• Pity is stirred in paragraph 9 as well, describing how the dying find no dignity in death, an old woman covers up her 'shrivelled body' as though she is ashamed of it, she has so little dignity. Also expresses the false hope of a 'dying man' who keeps his 'hoe' next to him (a farming tool), as though he still hopes to go and 'till the soil once all this is over'. This creates pity through his hope is the face of inevitable death. Sowing things is very symbolic for the hope of new life, yet life is exterminated in this place.

  • The narrator's tone changes in the next paragraph, returning to the face which he only saw for 'a few seconds', showing his fascination about the juxtaposition of a 'smile' in this landscape. The narrator cannot understand it, saying only what it was 'not' a smile about, but unable to understand why it is there. 'It touched me in a way I could not explain', showing his confusion both about why he is touched and for why the smile happened in the first place. There is contrast between things he shows very vividly in the first half and things which he cannot explain (as they are emotional) in the second half.

  • The repetition of 'smile' in these paragraphs shows his fascination with it, then when his translator explains the smile it is revealed that smile was an 'apology' for being in such a bad conditions, as though 'you had done something wrong.' This makes the reader feel pity, and shame themselves because the man feels that he has to apologise for himself, despite having done nothing wrong.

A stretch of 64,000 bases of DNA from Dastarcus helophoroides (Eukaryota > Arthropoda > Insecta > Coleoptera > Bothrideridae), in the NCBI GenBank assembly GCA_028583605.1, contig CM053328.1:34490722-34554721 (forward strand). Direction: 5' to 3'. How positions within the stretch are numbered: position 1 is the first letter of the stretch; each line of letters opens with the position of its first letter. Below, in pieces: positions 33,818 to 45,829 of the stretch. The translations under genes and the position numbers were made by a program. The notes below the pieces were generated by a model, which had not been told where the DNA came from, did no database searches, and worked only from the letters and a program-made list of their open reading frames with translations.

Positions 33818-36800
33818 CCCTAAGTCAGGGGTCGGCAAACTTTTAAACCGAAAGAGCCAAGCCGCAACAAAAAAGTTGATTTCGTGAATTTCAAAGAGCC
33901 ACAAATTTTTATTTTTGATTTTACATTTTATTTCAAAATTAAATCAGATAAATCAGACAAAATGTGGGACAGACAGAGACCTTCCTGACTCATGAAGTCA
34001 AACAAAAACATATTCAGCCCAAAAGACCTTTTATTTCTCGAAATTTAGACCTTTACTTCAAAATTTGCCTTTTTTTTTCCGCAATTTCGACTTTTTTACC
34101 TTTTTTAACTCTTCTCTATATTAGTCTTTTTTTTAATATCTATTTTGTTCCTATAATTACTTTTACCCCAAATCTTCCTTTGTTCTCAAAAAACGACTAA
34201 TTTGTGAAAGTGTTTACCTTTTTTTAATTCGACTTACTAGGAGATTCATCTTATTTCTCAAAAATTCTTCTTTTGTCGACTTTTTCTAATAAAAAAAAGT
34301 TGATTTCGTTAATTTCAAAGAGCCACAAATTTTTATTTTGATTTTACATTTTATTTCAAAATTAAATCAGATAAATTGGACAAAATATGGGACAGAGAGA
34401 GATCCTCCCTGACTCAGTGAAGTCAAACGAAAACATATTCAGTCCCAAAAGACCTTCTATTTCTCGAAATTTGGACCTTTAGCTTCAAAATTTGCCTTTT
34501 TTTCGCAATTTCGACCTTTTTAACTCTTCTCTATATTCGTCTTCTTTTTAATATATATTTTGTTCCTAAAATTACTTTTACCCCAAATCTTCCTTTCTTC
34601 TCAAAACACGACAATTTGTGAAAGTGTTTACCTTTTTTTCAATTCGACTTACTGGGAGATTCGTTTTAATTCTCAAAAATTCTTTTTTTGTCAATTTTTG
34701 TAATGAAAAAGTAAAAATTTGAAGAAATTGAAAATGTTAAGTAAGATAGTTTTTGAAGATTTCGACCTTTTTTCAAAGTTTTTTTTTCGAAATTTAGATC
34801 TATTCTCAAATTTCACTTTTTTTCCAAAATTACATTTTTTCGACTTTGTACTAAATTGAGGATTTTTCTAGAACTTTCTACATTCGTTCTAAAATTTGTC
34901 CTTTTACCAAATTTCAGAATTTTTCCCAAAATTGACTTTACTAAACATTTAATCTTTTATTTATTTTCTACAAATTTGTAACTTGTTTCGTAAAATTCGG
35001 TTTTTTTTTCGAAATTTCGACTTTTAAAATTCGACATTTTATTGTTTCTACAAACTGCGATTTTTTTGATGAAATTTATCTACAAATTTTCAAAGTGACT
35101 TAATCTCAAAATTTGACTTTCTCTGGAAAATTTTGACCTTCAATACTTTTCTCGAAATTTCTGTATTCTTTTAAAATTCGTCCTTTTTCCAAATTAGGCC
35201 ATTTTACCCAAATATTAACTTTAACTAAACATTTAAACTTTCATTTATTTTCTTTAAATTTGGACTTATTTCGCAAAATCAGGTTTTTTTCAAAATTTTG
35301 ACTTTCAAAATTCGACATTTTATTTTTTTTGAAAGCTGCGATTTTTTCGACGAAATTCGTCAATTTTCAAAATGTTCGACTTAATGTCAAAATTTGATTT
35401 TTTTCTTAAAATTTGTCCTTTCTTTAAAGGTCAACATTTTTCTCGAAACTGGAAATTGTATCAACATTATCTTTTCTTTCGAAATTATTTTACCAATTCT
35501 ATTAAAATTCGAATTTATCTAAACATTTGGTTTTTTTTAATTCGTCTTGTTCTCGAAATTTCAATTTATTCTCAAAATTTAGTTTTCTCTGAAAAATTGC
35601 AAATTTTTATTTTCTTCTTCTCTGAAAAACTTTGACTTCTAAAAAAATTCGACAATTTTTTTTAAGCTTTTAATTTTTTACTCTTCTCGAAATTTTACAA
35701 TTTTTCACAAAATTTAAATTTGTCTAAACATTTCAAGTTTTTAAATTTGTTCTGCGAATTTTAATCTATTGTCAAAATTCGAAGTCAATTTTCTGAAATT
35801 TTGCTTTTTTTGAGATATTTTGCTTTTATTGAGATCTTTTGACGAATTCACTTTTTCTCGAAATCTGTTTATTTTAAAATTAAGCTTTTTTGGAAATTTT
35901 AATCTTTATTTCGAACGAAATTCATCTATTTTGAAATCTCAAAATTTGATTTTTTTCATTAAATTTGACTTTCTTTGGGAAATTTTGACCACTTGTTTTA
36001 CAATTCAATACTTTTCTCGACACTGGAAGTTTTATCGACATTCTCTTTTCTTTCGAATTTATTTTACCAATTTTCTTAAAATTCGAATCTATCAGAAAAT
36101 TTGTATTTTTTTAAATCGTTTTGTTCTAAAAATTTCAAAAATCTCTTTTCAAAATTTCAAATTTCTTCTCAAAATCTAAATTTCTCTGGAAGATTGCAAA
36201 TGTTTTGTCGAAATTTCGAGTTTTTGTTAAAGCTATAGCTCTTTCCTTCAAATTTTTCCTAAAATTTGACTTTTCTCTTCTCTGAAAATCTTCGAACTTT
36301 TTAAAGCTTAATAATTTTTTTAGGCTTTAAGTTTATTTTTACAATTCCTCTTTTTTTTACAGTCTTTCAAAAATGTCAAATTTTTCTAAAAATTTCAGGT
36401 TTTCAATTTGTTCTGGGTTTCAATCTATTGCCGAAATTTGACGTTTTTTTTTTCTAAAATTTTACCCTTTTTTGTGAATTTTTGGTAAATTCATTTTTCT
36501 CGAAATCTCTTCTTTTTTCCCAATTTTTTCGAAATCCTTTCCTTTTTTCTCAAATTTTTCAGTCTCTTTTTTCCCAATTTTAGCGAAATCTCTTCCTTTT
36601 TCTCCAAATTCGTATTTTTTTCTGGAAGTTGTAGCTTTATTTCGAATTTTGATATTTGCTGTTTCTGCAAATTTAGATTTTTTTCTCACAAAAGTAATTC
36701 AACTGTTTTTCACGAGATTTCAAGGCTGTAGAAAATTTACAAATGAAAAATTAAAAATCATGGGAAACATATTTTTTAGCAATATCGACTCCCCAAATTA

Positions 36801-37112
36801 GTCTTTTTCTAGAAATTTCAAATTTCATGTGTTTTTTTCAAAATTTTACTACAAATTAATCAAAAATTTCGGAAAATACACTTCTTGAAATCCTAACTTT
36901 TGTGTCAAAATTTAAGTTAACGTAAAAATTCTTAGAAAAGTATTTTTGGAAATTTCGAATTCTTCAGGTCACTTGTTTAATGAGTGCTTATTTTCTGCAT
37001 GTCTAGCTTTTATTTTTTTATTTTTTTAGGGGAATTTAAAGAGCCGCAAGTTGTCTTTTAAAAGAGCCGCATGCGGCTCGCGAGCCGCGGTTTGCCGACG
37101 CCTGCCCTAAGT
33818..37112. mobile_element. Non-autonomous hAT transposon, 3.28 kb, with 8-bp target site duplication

• The passage moves on to compare this stories to other stories which the journalist has covered. This is different, as 'this smile had turned the tables on that tacit agreement;' that the journalist should be separate from his subject, even those (unusually) nothing has been said. The writer then uses comparative statements, e.g. 'us and them', 'the rich world and the poor world' in order to show the huge gap between everyone's lives and the way in which poor people are often seen as 'them', as though they are barely human. Yet this one smile has managed to bridge the gap for him. Uses a rhetorical question to make us think about how we should feel and how we should act in the face of this suffering.

  • In the penultimate paragraph, the journalist shows his resolution to 'write the story of Gufgaduud with all the power and purpose I could muster', due to his guilt and to due to his feeling that this is the only way in which he can answer the question of how one should react to other people's' suffering. The writer suggests that the only way to react to it is spreading awareness and portraying the situation as powerfully and unflinchingly as he can.

  • In the final paragraph, the narrator tells us of the 'one regret' he has about 'that brief encounter' which is that he never found out the dying man's name, and his guilt about this. The fact that he never found out his name shows that for him he became simply an object, or a moment of revelation', and without a name he becomes little more than the 'facts and figures' which the narrator thinks of as easy journalism, which doesn't show the human story. Names are what distinguish people from simply being things that are written about, shows his own dehumanisation of his subject, even though he didn't mean to. This contrasts with his revelation about the suffering that he saw. The final sentence of the passage directly addresses the man he saw, saying that the journalist owes his one because he changed his perspective. Yet the tone seems almost too casual, as though he can't really say anything significant enough to sound right in this situation.